Trade‐offs between moult and fuelling in migrant birds vary with migration distance and the environmental conditions they encounter. We compared wing moult and fuelling at the northern and southern ends of migration in two populations of adult Common Whitethroats Sylvia communis. The western population moults most remiges at the breeding grounds in Europe (e.g. Poland) and migrates 4000–5000 km to western Africa (e.g. Nigeria). The eastern population moults all remiges at the non‐breeding grounds and migrates 7000–10 000 km from western Asia (e.g. southwestern Siberia) to eastern and southern Africa. We tested the hypotheses that: (1) Whitethroats moult their wing feathers slowly in South Africa, where they face fewer time constraints than in Poland, and (2) fuelling is slower when it coincides with moulting (Poland, South Africa) than when it occurs alone (Siberia, Nigeria). We estimated moult timing of primaries, secondaries and tertials from moult records of Polish and South African Whitethroats ringed in 1987–2017 and determined fuelling patterns from the body mass of Whitethroats ringed in all four regions. The western population moulted wing feathers in Poland over 55 days (2 July–26 August) at a varying rate, up to 13 feathers simultaneously, but fuelled slowly until departure in August–mid‐September. In Nigeria, during the drier period of mid‐February–March they fuelled slowly, but the fuelling rate increased three‐fold in April–May after the rains before mid‐April–May departure. The eastern population did not moult in Siberia but fuelled three times faster before mid‐July–early August departure than did the western birds moulting in Poland. In South Africa, the Whitethroats moulted over 57 days (2 January–28 February) at a constant rate of up to nine feathers simultaneously and fuelled slowly from mid‐December until mid‐April–May departure. These results suggest the two populations use contrasting strategies to capitalize on food supplies before departure from breeding and non‐breeding grounds.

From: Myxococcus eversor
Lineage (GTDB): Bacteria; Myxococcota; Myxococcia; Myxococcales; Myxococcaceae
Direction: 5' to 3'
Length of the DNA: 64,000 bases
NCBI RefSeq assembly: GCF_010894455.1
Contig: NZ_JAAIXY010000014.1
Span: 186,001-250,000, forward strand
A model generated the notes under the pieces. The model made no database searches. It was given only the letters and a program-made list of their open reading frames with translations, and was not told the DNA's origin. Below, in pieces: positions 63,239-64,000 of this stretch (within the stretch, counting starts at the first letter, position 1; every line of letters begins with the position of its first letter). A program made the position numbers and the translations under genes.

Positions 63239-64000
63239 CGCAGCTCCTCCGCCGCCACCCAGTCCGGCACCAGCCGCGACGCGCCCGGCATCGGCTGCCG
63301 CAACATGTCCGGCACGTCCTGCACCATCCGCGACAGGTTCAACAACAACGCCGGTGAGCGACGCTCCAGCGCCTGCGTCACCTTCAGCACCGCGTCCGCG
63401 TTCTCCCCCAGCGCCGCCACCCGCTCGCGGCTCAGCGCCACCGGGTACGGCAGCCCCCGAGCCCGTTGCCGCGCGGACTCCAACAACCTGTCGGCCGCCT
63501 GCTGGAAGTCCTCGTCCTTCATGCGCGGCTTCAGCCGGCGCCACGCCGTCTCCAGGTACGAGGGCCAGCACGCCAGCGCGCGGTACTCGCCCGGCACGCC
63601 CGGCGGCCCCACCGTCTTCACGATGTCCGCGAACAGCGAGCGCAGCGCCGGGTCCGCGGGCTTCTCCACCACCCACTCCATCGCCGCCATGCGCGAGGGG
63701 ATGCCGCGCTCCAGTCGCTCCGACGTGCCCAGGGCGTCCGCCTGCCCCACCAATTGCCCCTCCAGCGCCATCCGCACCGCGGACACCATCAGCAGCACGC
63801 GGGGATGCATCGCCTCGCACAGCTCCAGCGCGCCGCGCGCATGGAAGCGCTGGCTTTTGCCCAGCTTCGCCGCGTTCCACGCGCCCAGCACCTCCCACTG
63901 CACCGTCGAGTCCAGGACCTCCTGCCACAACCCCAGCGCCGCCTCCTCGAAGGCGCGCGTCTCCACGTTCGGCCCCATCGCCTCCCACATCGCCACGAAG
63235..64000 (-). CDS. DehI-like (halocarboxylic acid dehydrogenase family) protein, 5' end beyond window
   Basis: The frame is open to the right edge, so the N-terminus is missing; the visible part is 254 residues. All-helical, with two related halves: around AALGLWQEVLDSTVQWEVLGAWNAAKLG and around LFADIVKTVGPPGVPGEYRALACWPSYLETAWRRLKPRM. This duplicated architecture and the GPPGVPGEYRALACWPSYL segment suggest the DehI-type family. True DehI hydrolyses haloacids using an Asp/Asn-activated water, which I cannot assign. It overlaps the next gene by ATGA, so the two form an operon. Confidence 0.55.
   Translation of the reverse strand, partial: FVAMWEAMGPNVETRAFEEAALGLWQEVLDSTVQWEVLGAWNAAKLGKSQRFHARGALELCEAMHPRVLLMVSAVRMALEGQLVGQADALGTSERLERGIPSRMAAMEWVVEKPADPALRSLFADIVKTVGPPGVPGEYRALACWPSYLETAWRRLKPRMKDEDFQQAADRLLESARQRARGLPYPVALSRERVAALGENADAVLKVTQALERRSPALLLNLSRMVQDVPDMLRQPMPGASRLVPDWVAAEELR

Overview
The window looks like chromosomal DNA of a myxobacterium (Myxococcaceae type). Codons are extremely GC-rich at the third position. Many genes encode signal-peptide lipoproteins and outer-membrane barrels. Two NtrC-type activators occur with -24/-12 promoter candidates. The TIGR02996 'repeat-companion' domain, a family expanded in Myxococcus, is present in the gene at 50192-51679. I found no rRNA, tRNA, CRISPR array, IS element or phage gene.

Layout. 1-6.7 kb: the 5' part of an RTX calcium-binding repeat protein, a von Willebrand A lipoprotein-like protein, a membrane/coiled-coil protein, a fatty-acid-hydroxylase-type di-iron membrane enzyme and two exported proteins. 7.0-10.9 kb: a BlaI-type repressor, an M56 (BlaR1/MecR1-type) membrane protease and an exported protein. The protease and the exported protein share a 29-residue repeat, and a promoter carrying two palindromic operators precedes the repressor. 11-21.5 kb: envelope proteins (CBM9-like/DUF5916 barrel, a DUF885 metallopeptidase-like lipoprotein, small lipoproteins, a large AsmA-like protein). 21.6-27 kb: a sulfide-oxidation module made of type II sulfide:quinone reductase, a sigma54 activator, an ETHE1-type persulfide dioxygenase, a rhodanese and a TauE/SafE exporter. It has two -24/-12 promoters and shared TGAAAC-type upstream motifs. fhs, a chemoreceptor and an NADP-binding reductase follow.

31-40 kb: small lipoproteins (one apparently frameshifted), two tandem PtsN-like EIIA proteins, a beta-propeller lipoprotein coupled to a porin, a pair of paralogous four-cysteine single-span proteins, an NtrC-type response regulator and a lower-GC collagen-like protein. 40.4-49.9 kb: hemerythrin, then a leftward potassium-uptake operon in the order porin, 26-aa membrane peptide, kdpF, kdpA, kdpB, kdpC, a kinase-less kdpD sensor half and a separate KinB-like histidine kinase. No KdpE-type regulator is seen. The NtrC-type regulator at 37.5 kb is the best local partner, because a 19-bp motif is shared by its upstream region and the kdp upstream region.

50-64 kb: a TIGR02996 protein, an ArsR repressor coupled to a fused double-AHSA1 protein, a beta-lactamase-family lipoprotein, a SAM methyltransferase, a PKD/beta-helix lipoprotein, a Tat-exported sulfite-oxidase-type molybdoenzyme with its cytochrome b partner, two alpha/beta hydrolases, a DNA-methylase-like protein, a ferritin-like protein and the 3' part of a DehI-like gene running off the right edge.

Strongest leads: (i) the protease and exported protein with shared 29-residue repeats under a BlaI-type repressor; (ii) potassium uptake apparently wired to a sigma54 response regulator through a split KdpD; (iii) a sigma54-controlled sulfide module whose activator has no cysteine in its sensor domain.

Appendix S1. Fig. S1. Moult timing and sequence of each wing feather for western (Poland–Nigeria) and eastern (Siberia–South Africa) Whitethroats.
Fig. S2. The number of wing flight feathers growing simultaneously with the feather on the X‐axis for Common Whitethroats in Poland and in South Africa.
Table S1. Mean relative mass of flight feathers in adult Common Whitethroats expressed as a percentage of the total mass of all wing feathers treated as 100%, and as percentage of the total mass of all primaries (P1–P9) treated as 100%.
Table S2. Moult sequence and moult parameters of separate wing feathers for adult Common Whitethroats caught in July–October 2013–2016 in Poland.
Table S3. Moult sequence and moult parameters of separate wing feathers for adult Common Whitethroats caught in November–April 1987–2017 in South Africa.
Table S4. Underhill–Zucchini moult models used to determine the effect of region where moult takes place (see Fig. 1) on moult parameters estimated for all primaries, secondaries and tertials jointly in adult Common Whitethroats caught in July–October 2013–2016 in Poland and in November–April 1987–2017 in South Africa.
Table S5. Mean wing lengths of Whitethroats caught in the four study regions (Fig. 1), considering the moult status of measured wings.
Table S6. Comparison of primary moult rates estimated by Underhill–Zucchini models for Whitethroats in Poland and in South Africa (Tables S2 and S3) with those for other insectivorous passerine migrants.